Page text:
Not just killers, but also armed robbers, kidnappers, burglars and thieves, recidivist DUI-sters including former federal agent Harry Bostick, Gregg Patrick Gibbs DUI killer (the most dangerous of all, their victims are random, unlike wife-killers — who amongst us has not wanted to murder a spouse?)

    It’s true the two legged swine took a pay cut to be goobenor but boy did he make up for it his last day in office. God alone knows how much money changed hands.

    I know, I know. It’s legal. And in his own words, “Anything I have is for sale, except my family.” Don’t make him an offer on one of his completely corthless kids.

  17. #17 |  Stanely Ketchel, Middleweight | 

    errata: should be “completely worthless kids”

    Well they shoudn’t be but they are.

  18. #18 |  KristenS | 

    Here’s the plan:
    1) Move to salubrious Greek island in the Aegean
    2) Run around town nekkid
    3) Profit

  19. #19 |  c andrew | 

    Re: the zoophilia story.

    Does anyone else remember the Tom Lehrer bit about the college man “who majored in animal husbandry until the caught him at it one day…”

  20. #20 |  Sky | 

    Regarding Haley Barbour’s pardons….there were actually 210 of them.–abc-news.html

  21. #21 |  Deoxy | 

    “Murder has always been, and always will be, socially acceptable to a lot of people in some situations.”

    The same is true of theft and rape.

    Not really. Theft and rape were generally viewed as OK to do against “them” other clans, other countries, etc – basically, “the enemy”, to oversimplify a bit. That is, it was OK against certain targets.

    Killing someone is generally OK in certain situations – self defense, defense of another, property defense. WHO it was wasn’t all that important*.

    * with the obvious exception of social-power issues, where some groups could successfully punish another group for it, even in those cases, but that goes to the “them” point above – abusing “the other” for your own gain, as a group/tribe.

  22. #22 |  ck | 

    The lack of transparency in the health care industry is directly related to a bad government policy.

    This story explains it all pretty well:

    Thanks for the link, Radley. I believe I had read that article back when it came out, but it’s a good piece that deserves a second read. However, I’m not seeing where it explains how the lack of healthcare price transparency is caused by government policy. The discussion of price opacity is on page 4, and the only mentions of public policy are these:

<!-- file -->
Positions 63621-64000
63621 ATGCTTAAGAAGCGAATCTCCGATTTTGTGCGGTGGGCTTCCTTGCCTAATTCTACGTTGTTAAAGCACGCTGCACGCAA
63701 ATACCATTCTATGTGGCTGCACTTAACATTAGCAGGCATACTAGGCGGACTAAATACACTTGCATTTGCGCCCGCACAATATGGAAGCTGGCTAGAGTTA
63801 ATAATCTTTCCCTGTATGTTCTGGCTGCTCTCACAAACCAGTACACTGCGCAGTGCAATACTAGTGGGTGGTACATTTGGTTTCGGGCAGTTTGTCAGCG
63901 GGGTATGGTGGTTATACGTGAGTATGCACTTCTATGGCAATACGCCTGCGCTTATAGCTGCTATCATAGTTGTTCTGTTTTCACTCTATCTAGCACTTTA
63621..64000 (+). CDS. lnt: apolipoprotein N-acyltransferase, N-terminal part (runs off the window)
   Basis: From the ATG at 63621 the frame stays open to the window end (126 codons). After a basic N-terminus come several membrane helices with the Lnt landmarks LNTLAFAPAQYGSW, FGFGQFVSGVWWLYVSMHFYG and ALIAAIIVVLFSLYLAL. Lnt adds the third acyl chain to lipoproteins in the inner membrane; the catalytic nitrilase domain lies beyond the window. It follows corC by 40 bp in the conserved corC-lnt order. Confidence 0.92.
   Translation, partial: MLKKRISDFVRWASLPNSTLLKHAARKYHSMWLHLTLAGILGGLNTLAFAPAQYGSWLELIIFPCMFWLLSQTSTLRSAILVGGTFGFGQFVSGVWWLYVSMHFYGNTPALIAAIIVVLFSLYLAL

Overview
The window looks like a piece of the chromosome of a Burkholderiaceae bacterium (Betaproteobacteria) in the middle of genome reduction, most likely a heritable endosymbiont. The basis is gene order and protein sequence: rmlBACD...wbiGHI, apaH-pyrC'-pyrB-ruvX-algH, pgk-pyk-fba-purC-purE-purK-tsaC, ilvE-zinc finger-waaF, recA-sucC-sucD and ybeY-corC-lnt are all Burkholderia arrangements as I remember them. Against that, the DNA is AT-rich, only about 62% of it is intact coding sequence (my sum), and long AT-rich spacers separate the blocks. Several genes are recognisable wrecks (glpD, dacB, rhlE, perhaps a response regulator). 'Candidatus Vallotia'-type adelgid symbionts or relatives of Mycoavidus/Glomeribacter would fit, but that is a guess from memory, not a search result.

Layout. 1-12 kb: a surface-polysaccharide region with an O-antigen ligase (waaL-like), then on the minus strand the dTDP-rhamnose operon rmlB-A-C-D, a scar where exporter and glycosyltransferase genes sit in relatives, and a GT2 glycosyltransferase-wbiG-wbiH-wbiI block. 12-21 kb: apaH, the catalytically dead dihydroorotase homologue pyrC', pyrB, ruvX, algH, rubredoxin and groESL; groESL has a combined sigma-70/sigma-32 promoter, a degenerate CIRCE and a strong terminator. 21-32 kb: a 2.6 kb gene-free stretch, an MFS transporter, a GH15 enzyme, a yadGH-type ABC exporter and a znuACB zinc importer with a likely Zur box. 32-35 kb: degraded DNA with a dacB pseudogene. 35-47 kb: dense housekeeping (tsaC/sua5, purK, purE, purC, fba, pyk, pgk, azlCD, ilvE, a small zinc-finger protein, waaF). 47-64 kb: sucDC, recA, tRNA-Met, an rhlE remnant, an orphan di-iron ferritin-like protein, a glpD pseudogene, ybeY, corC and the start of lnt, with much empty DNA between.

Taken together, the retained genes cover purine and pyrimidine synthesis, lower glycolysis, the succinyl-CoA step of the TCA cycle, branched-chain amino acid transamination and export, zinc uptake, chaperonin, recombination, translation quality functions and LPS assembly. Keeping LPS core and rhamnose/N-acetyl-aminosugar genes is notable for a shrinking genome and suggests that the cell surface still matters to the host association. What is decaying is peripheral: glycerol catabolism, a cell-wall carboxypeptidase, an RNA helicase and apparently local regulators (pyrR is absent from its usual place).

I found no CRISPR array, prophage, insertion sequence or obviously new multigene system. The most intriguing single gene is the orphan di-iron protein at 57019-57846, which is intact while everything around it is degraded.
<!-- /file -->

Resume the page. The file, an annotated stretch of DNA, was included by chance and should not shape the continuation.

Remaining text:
Keeping prices opaque is one way medical institutions seek to avoid competition and thereby keep prices up. And they get away with it in part because so few consumers pay directly for their own care—insurers, Medicare, and Medicaid are basically the whole game.

    This is plausible, maybe even likely, but the article provides no empirical evidence. And in any case, he is claiming that this causal mechanism is present in private insurance as well as government-provided insurance.


    It’s astonishingly difficult for consumers to find any health-care information that would enable them to make informed choices—based not just on price, but on quality of care or the rate of preventable medical errors. Here’s one place where legal requirements might help. But only a few states require institutions to make this sort of information public in a usable form for consumers.

    This appears to be decrying the lack of a government policy. Now, I’d support laws requiring medical providers to disclose prices and patient ratings, but then, as I said before, I’m not a libertarian.

  23. #23 |  Mike T | 

    Some of you who are skeptical about the cost-shifting and lack of transparency might also want to look at this:

    This sort of collusion and practice cuts down lines that liberals, libertarians and conservatives alike can all agree need to result in swift legislative changes and criminal prosecutions, not more more regulations (it’s like regulating a Colombian drug cartel into a legitimate business instead of regulating a medical marijuana dispensary)

  24. #24 |  Dan | 

    News FLash: Former actor Troy McClure moves to Greece.